Another concern in the biologics arena is that these agents are likely to be susceptible to drug shortages as a consequence of sparse active ingredients, coupled with obstacles in manufacture and supply. In addition, suboptimal compliance with current good manufacturing practice, changes in clinical standards, a greater demand for rituximab, and manufacturing delays are the most common factors that contribute to drug shortages.35 The supply of chemotherapeutics, such as 5-fluorouracil, liposomal doxorubicin, and fludarabine, as well as rituximab, may be adversely affected by looming drug shortages, with potentially pernicious outcomes for patients.36 Drug shortages can lead to delays in treatment, use of alternative, potentially less effective treatment, increased case management for health care professionals, and poor availability of more effective, well-tolerated combination therapies.35


The loss of exclusivity and limited access to rituximab has led to the development of well-characterized, safe, and effective biosimilars to rituximab. Biosimilars are defined as biologic products that are highly similar to the reference biologic product, notwithstanding minor differences in clinically inactive components.37 The availability of biosimilars may mitigate the impact of the limited access to rituximab. Biosimilars provide a greater spectrum of treatment choices and may offer efficiencies to the health care system. In addition, biosimilars increase access to biologics and foster greater use of biologic therapies, which may facilitate improved overall health outcomes at a time when a shortage of biologics may become a barrier to the treatment of patients with FL. Biosimilars have the potential to increase access to therapies by offering more affordable treatment options. Savings with biosimilars could facilitate the reallocation of expenditure to optimize treatment of patients with FL, resulting in patients receiving treatment earlier in therapy, with more patients able to access medicines such as rituximab.37


Biosimilars are large, structurally complex molecules developed to be similar to and treat the same condition(s), using the same treatment regimens as an existing licensed or approved (originator or reference) biologic. Development of biosimilars involves a stepwise approach of physicochemical and biological evaluation, along with a series of comparative nonclinical and clinical studies. Several factors influence the extent of clinical data required for the approval of biosimilars, including the similarity to the originator biologic and strength of preclinical data as well as the molecular complexity. The ultimate aim of biosimilar development is to demonstrate that there are no clinically meaningful differences based on the “totality of evidence” encompassing all available analytical, nonclinical, and clinical data. The totality of evidence approach is specifically tailored for biosimilars and applies a different paradigm than the regulation of originator biologics, for which the aim is to establish de novo efficacy and safety. Furthermore, the biosimilar developer is not required to demonstrate efficacy to the reference biologic in each indication, as the extrapolation of clinical data across indications is permitted, and any differences may be considered in the totality of evidence, given appropriate scientific justification.38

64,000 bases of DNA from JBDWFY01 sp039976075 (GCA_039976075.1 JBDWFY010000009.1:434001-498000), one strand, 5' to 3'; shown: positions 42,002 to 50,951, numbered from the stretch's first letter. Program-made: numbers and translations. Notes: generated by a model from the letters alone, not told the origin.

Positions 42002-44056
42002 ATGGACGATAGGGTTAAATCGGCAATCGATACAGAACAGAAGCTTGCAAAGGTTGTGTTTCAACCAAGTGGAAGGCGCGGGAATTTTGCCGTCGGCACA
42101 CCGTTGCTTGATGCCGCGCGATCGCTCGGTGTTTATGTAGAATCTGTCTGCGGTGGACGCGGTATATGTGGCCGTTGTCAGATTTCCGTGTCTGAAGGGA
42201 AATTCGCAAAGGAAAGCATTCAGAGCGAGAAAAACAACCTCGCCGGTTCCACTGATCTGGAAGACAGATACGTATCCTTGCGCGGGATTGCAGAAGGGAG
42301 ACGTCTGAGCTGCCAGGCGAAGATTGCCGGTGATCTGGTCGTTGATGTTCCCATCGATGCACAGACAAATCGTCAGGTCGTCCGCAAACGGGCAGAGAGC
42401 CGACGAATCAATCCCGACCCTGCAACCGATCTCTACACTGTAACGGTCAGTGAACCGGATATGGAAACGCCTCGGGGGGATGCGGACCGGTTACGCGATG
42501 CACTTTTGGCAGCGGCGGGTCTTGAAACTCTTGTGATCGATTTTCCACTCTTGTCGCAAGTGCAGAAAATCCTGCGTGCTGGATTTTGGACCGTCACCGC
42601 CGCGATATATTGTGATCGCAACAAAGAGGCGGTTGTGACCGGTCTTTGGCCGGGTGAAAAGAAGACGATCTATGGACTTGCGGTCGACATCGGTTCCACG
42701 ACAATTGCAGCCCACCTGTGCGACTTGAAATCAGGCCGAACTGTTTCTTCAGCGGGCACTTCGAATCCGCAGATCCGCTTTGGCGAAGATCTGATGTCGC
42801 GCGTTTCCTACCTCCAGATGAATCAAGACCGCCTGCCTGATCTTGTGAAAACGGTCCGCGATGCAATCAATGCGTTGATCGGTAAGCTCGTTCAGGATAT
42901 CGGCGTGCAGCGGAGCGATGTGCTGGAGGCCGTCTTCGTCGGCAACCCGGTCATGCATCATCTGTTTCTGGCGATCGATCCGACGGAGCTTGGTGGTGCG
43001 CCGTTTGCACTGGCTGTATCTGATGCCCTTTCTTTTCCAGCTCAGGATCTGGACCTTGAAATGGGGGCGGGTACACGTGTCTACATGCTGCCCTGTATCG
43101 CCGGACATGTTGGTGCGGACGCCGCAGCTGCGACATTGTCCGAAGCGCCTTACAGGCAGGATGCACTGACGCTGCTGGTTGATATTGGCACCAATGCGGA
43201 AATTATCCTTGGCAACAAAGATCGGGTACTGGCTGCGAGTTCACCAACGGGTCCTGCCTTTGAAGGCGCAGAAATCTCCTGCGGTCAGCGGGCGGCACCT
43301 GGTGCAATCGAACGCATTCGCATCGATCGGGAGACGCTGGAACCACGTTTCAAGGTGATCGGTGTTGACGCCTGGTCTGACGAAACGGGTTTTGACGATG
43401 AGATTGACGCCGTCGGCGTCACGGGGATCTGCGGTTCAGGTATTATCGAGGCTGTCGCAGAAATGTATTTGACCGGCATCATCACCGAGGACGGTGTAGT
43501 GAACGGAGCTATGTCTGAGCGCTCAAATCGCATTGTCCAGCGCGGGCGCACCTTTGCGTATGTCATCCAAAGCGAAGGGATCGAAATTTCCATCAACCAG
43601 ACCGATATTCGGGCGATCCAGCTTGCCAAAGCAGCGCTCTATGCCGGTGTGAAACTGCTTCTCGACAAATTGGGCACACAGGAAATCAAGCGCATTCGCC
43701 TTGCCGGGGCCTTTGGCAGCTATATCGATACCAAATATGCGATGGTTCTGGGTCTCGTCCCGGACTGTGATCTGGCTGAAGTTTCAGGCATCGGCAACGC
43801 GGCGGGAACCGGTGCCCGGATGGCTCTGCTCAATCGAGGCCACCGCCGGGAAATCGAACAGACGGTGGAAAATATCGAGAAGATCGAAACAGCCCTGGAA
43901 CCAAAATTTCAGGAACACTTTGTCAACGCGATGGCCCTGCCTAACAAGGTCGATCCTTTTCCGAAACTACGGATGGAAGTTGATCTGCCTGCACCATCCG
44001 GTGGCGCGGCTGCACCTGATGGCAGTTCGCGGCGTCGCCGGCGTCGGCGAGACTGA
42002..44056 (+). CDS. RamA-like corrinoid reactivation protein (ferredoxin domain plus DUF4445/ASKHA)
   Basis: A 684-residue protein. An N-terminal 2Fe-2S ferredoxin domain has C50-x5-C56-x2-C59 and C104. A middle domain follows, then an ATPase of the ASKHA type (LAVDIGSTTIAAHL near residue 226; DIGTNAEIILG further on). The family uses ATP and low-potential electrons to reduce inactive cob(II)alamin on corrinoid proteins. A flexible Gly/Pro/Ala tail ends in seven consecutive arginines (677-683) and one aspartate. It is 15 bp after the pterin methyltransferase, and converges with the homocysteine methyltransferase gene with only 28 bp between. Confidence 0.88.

The approval of biosimilars is a highly regulated and comprehensive process (Table 2). The EMA and the US FDA have published extensive guidance documents with their respective definitions of biosimilars, and the requirement of a series of detailed analytical and similarity assessments, nonclinical in vivo evaluation, and safety and efficacy studies, all in comparison with the reference biologic.38,39

The biosimilars approval pathway was established in the European Union (EU), with 8 biosimilars (under 20 different trade names) authorized by the EMA over the past decade.40 The first biosimilar in the US (filgrastim-sndz [Zarxio®]), a biosimilar version of Neupogen®, was granted approval in 2015 under the US Biologics Price Competition and Innovation Act of 2009.41,42 Although complex, the regulatory approval process for biosimilars in Europe,39 the US,38 and elsewhere43 has been tailored and is often shorter than that required for originator biologics.